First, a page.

Like I did until early 2012, you may think, "Economics is boring, complicated, and best left to number crunching nerds with college degrees in the subject." Let's test that idea.
Economics can not be realistically understood unless you consider all the ways it intersects with philosophy, politics, and even psychology. The video I linked to on the right gives an easy-to-understand overview of the two most popular schools of economic thought and debunks a couple myths.
The title of this article is Economics for Dummies so I'm simplifying here and even generalizing some. For example, there are many more than just two schools of economic thought. We are going to focus here on two of the most popular and diametrically opposed, Austrian and Keynesian. Also, in every school of economic thought, there are variations. Not every Keynesian would handle the current crisis in the same exact way and nor would every economist who follows the Austrian school of thought. I also want to admit I'm biased toward Austrian Economics.
Austrian Economics is the oldest school of economics in recorded history. For awhile now it has been eclipsed by Keynesian Economics. When the 2008 financial crisis hit, there was a resurgence of interest because it was primarily Austrian-school economists who had predicted the event with uncanny accuracy. People wondered, "How did these guys know when so many others did not?"
The most popular opposing school of economic thought, based on Maynard Keynes, believes that when unemployment is high, the government needs to pump money into the economy and when inflation is high, the government needs to pull money out of the economy. Unfortunately for followers of Keynes, in the 1970s when we had high unemployment and high inflation at the same time, there was no logical solution possible based on Keynesian principles. You can't inject money into the economy and pull it out at the same time. For many, this caused a loss of confidence in the Keynes school of economic thought.
The loss of confidence in Keynesian Economics was short lived, however, because in a recession or depression people do not want to hear "Stop spending" and "Be patient, this is necessary pain, the market will adjust and slowly recover". People prefer a quick fix and would much rather hear their government is doing something, acting like a hero, and handing out money. When times are tough, who is going to argue with free money? And, in the case of interest rates, cheap money? Most politicians will prefer this route because it gets them popularity with the masses and we must not forget they get to pick where the money goes, which means time to enrich the politician's favorite CEOs. Back to where the money came from: It's easy to see the money as "free" when the Federal Reserve can print and borrow, so that people do not feel the immediate pain of this money being taken from their pockets, and they certainly don't relate the resulting inflation to said printing.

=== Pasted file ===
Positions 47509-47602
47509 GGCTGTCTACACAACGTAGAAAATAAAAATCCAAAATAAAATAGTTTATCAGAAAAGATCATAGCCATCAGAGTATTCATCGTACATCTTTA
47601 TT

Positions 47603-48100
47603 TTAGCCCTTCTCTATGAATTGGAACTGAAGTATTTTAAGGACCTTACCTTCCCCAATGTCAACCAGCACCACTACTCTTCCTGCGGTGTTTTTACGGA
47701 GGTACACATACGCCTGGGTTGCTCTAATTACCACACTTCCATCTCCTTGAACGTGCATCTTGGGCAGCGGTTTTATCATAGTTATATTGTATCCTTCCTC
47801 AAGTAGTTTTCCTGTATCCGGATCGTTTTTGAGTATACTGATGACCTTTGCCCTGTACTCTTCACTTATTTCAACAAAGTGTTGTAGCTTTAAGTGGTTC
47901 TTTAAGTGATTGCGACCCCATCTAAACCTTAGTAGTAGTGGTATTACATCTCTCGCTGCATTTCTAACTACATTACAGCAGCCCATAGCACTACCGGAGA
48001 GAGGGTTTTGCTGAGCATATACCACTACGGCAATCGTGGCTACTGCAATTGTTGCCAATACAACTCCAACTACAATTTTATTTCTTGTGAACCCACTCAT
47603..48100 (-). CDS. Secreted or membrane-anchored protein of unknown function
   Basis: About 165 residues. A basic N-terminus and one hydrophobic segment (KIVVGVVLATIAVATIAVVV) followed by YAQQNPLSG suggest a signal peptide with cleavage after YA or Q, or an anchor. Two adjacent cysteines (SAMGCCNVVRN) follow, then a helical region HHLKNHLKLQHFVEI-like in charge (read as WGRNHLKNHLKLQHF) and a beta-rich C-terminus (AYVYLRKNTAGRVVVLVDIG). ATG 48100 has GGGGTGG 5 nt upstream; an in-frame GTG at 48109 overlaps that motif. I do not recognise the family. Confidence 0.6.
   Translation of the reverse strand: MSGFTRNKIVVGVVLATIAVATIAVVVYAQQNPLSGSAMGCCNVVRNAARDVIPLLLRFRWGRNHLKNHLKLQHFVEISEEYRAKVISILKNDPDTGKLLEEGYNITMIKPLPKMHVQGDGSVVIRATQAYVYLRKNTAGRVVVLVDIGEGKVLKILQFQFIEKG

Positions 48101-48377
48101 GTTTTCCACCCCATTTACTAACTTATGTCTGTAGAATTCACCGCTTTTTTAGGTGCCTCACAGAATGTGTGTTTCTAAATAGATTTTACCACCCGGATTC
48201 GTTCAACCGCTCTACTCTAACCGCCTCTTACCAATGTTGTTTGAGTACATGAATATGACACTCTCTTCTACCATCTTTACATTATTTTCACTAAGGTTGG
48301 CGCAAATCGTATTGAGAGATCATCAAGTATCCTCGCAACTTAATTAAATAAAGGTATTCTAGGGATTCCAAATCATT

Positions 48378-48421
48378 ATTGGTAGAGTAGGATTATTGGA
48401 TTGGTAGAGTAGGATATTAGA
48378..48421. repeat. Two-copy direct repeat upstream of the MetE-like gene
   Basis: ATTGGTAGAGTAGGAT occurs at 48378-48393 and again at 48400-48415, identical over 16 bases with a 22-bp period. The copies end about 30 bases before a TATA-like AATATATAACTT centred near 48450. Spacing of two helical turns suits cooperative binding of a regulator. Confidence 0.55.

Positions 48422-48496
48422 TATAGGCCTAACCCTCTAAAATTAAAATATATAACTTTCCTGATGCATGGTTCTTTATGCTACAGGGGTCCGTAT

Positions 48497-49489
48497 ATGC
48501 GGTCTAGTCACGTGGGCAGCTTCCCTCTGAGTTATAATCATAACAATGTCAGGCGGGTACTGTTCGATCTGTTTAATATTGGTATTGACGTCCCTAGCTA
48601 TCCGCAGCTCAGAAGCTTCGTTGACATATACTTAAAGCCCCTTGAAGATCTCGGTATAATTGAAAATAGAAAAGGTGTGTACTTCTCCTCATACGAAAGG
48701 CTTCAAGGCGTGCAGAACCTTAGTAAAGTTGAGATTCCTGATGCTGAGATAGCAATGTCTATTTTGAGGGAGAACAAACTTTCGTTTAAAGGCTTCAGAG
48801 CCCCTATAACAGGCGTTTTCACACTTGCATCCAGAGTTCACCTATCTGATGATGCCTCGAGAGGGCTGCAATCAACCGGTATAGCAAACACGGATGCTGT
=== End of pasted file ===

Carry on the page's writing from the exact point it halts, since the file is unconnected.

The Austrian answer is: The boom and bust cycles of the magnitude we have been seeing are not a natural feature of the market economy, but are caused by government interventions in the economy. The economy needs breathing room to liquidate unsound investments, trim the fat, start fresh, allow for competition to rise, etc.
Keynesians predicted when WW2 was over that the drop in government spending would mean falling into the worst depression ever. This did not happen. The Austrian-school economists said no, the market will adjust. It turned out 1946 was the single most productive year for the US ecomomy in all of our history.
The economy more or less adjusts to shocks on its own. One thing that is difficult to adjust to is when it is attacked from within by a central bank. The Federal Reserve is such a bank. It has the monopoly power to manage money. The goal of the Fed is to regulate how money flows in our nation in order to stabilize the economy.
A few examples
There was a depression in 1920 to 1921 that is rarely mentioned. In 1920 there was double digit unemployment, production was down, etc. Woodrow Wilson and Harding did nothing. The recovery happened on its own in roughly a year. This is in spite of the Federal Reserve being established in 1913.
During the 1999 to 2001 recession, housing values and new buys began rising. Normally, during a recession, we would have a housing slump. This rise in buys and valuation was caused by the Fed pushing interest rates down instead of allowing the market to correct itself. So people dove into the housing market based on illusionary data.
In 2001 we were slowly recovering from the Dot Com bust. Look at how Greenspan (Federal Reserve Chairman) lowered interest rates eleven times that year. One might say, "Yay that's a good thing! What could be wrong with low interest rates?" The problem is that low interest rates have far reaching consequences for the economy. They lead investors to make decisions they would not have made otherwise. There are particular kinds of investment outlets that are sensitive to interest rate changes that now investors are more likely to invest in when the economy would normally be being saying to investors, "No. Don't invest in this. Bad investment." When you interfere with these signals to entrepreneurs, it creates a lot of white noise, obscuring truth, and causing them to invest their money in unsustainable paths. In particular, consumers were misled to get way too involved in housing.